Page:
GIality n. [jee-al-i-tee]
- the convergence of geospatial data with augmented reality technology
- the integration of real-world sensors for attitude, orientation, location and imagery with spatial data and services for visualisation tools for a mobile workforce and public
We live in a world that is increasingly mobile in every aspect of our lives; workforce; entertainment; family connections; leisure… and this brings new opportunities in our interaction and engagement with the surroundings.
This revolution is brought about by a range of factors – elementary in these are the always-on data-rich environment that we live in, the availability of high-quality and robust mobile hardware and the sensors inherent in those devices including cameras, accurate geospatial location and high-performance 3D graphics engines (designed for gaming but with business potential).
At the convergence of this triumvirate of mobile, 3D visualisation and geo position is a new sector where augmented reality moves from a technology in search of a business application to a functional and innovative set of applications. These applications we call GIality – the integration of geospatial information with augmented reality.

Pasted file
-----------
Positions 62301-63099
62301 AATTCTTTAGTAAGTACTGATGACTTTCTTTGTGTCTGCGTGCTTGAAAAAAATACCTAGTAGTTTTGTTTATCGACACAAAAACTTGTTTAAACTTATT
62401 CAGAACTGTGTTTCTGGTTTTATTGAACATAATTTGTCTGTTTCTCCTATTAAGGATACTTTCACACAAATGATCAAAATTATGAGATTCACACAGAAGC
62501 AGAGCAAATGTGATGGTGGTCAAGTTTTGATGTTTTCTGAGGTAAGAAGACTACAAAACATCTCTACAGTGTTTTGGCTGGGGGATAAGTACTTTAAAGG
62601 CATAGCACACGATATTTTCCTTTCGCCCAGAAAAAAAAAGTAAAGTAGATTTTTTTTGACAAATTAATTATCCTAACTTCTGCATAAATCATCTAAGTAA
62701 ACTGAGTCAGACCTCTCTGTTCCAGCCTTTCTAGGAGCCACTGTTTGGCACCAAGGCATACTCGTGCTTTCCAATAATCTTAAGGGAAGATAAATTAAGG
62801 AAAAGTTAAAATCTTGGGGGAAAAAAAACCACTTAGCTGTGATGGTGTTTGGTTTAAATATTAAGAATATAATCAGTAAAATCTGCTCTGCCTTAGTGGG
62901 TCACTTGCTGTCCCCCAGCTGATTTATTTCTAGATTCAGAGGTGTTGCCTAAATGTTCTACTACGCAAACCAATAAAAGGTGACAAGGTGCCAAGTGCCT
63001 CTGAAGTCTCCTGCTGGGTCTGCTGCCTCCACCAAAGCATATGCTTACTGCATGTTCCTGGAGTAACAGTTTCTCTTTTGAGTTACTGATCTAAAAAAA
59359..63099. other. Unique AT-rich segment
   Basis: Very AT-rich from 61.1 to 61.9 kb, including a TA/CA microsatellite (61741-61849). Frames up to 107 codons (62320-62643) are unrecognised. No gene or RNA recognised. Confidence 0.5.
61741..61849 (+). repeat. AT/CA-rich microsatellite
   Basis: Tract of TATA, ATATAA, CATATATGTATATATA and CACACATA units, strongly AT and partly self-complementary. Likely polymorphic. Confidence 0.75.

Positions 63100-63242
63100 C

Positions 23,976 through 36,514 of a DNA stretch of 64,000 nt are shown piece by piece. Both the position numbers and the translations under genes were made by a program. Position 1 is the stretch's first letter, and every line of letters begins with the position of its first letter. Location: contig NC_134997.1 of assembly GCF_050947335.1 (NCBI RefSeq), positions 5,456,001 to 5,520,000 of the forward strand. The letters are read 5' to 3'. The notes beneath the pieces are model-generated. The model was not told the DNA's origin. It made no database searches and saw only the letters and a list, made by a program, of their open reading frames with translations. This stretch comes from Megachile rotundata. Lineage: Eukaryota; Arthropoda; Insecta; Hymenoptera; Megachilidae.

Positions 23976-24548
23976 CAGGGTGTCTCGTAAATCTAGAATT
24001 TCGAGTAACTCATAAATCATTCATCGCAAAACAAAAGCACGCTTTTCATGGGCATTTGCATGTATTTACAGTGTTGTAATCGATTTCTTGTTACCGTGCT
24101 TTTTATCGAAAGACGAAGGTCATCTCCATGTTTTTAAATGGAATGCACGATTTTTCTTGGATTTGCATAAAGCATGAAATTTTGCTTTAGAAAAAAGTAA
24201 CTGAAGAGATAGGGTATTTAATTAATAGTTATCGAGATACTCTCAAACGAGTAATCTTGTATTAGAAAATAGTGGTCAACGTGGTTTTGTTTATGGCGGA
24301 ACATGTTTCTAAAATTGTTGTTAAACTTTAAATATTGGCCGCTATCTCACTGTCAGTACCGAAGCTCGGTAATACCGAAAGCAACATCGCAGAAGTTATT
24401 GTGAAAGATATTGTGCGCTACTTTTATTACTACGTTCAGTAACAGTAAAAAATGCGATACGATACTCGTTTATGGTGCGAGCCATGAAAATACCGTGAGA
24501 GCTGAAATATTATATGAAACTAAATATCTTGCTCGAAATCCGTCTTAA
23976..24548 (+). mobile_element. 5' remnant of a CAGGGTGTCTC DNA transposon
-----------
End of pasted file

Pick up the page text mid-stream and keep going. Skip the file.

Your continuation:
But what do GIality applications look like in the real world? There are different levels of integration depending on the sensors and capabilities from heads-up compass apps to consumer functions such as the Nokia City Lens bringing in web-service data on demand. At the highest level GIality solutions really allow the creation of immersive augmented reality by incorporating terrain models, textured overlays, 3D models, animation and lighting effects – all relevant to the current location and on affordable consumer tablets.
Linknode’s development in this arena is in planning visualisation for renewables and especially wind. Landscape and visual impact assessment (L/VIA) is a subset of the greater environmental study that is essential for consent and planning for larger developments and assists in all sizes of project in the planning process. Current communication methods are limited in public access, scope, inclusivity, comprehension and (in some cases) accuracy. Printed media means that there is limited flexibility in positioning of viewpoints and the inclusion of variants such as alternative wind direction and in the cumulative impact of other nearby projects. GIality helps by providing companion apps that can engage with developers, landscape custodians and the public in the provision of relevant, live and dynamic information – readily understood and at relatively low cost.